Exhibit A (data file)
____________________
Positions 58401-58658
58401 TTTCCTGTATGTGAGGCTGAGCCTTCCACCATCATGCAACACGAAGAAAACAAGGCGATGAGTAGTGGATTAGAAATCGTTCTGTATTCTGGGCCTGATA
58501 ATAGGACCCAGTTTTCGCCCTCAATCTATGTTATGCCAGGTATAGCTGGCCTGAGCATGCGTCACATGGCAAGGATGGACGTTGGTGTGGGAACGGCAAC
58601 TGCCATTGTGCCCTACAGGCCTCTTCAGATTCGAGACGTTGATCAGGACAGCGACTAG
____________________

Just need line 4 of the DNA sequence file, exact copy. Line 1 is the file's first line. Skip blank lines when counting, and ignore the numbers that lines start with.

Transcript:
58601 TGCCATTGTGCCCTACAGGCCTCTTCAGATTCGAGACGTTGATCAGGACAGCGACTAG